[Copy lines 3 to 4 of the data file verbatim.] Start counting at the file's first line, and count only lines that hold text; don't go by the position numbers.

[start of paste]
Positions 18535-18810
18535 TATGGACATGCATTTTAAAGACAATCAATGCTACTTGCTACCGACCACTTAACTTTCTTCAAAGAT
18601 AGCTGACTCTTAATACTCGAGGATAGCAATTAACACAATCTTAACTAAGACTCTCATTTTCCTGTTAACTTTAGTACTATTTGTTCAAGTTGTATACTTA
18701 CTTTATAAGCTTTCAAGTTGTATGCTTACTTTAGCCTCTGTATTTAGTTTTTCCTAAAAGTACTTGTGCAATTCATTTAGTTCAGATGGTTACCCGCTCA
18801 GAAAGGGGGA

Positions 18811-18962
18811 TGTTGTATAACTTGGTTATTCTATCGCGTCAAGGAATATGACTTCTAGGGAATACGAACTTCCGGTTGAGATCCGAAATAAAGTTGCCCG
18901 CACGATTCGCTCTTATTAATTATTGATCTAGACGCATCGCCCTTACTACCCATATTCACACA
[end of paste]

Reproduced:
18601 AGCTGACTCTTAATACTCGAGGATAGCAATTAACACAATCTTAACTAAGACTCTCATTTTCCTGTTAACTTTAGTACTATTTGTTCAAGTTGTATACTTA
18701 CTTTATAAGCTTTCAAGTTGTATGCTTACTTTAGCCTCTGTATTTAGTTTTTCCTAAAAGTACTTGTGCAATTCATTTAGTTCAGATGGTTACCCGCTCA